It seems like just about everyone wants a technical writer to be “detail-oriented.” Whether written in a job posting, spoken by a hiring manager, or how technical writers describe themselves. It’s typically one of the first few desirable qualities expressed in any of those situations. In fact, many career experts and resume writers will claim “detail-oriented” to be clichè, overused, and should be omitted entirely from resumes and job postings (citing the very subjective nature of the words).
I’m inclined to agree with the experts on this one, but not entirely for the same reason. While we all want detail-oriented at the beginning of a project (I’m no exception), as the project moves closer to the finish line, detail ultimately gets sacrificed for the deadline. Unless, of course, you don’t mind being the obstacle to project completion (and the negative attention you’ll receive thereafter). Yes, there are exceptions, such as a company that highly values quality, but that’s not too common.
The one essential question you should ask hiring managers, project managers, or any decision-makers is, “do you prefer detail or deadline?” This will help you plan your approach to ensure a successful finish.
Adopt a prioritization policy, that is, consciously chose to omit non-essential details with the hope you’ll be able to go back and add them. Writers in Agile development environments are especially good at prioritization. This involves a risk-analysis of what is “non-essential,” but you’ll get good at it in no time. Plus, by analyzing the risk you’ll be able to explain your reasoning later, if necessary. We, as technical writers, will get so close to the product by that point, even our own thinking can be clouded. Yes, there might be a hundred variables in a task and you want to document all of them, but chose one and go with it. Let the end-user figure out the other variables. It’s called discovery and will contribute to making the product interesting and fun.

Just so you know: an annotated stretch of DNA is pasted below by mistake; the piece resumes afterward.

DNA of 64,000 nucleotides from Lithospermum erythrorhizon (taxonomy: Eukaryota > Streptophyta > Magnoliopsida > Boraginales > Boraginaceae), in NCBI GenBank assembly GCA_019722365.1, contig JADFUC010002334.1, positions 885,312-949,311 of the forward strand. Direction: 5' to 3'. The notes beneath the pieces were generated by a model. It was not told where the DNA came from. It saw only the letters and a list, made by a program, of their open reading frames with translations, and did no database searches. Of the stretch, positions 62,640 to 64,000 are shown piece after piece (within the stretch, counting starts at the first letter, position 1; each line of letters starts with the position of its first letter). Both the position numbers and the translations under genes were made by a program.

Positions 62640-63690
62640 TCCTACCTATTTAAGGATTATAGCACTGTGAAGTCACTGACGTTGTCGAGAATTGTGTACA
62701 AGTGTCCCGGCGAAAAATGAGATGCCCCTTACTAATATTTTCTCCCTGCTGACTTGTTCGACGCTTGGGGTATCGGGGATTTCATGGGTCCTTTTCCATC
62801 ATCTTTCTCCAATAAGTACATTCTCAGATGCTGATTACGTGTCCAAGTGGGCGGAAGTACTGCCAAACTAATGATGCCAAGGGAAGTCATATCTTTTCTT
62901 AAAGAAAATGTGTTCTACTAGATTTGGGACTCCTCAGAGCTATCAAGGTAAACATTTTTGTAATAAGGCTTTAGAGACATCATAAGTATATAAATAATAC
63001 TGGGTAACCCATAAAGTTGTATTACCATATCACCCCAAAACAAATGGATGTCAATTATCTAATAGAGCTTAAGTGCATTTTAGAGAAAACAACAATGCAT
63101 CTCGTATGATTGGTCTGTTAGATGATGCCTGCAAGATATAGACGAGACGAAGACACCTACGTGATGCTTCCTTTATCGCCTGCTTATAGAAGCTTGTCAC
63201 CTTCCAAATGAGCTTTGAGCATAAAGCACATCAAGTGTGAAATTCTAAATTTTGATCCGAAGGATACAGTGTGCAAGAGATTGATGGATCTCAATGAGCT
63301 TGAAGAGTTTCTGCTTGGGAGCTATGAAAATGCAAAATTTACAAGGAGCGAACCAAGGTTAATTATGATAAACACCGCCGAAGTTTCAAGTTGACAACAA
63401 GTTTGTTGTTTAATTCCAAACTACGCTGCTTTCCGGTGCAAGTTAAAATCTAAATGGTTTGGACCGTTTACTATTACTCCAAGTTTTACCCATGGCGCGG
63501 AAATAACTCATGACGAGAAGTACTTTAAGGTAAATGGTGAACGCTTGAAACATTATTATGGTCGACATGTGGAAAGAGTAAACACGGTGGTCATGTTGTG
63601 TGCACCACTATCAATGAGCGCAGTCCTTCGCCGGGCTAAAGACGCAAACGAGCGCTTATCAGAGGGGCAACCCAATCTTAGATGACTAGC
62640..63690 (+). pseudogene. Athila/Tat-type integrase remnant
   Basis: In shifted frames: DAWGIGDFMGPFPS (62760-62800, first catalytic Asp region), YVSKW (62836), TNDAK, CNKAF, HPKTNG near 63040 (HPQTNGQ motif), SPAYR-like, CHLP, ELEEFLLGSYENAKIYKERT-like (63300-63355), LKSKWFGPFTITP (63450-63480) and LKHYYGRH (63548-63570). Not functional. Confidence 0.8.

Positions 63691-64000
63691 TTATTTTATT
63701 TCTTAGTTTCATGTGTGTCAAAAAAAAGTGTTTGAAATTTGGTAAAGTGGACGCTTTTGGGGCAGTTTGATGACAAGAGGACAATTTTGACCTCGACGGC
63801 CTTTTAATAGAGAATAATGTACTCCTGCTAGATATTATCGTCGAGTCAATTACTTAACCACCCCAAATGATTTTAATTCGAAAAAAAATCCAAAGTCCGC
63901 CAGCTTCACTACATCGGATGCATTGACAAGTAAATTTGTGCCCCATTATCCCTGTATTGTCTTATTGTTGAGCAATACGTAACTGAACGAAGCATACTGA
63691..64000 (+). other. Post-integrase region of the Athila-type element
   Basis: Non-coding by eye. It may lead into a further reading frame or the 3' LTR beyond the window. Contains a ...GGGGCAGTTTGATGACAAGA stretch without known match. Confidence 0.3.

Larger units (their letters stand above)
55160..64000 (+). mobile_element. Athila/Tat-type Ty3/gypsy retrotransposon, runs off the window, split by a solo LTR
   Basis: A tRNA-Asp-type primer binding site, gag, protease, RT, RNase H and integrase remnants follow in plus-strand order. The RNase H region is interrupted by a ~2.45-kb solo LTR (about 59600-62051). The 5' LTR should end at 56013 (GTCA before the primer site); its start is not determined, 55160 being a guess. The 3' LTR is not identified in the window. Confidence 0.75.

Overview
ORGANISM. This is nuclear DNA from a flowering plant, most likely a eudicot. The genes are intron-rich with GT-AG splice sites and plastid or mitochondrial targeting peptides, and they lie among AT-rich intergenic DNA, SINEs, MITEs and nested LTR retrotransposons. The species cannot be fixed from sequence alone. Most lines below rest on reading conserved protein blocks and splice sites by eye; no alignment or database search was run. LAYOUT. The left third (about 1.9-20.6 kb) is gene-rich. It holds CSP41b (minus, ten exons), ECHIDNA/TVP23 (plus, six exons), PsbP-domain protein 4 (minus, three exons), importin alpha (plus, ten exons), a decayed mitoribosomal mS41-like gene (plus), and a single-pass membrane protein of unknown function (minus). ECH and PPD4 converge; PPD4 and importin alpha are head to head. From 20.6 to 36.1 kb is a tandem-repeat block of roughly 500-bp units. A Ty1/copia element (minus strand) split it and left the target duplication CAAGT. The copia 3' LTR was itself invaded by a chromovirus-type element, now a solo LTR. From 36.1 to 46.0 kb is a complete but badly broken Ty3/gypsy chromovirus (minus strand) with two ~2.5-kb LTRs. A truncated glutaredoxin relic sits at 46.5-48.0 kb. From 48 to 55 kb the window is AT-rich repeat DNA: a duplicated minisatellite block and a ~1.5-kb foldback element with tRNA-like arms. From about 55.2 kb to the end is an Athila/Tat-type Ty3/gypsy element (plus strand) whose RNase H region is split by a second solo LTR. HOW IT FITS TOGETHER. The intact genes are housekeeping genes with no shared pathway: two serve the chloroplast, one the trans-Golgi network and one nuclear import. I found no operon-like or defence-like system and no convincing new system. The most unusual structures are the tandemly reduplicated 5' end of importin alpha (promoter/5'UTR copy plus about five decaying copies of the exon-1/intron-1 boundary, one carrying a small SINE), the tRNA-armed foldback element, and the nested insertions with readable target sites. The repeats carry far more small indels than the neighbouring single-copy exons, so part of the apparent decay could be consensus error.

Prioritization is what I call “making hard decisions.” I’d love to please everyone, but the reality is, as I writer, I need to please most of my end-users – even over pleasing everyone on my project team. It also isn’t a reason to document a product poorly, it’s a reason to keep it simple, which is what a most end-users prefer anyway.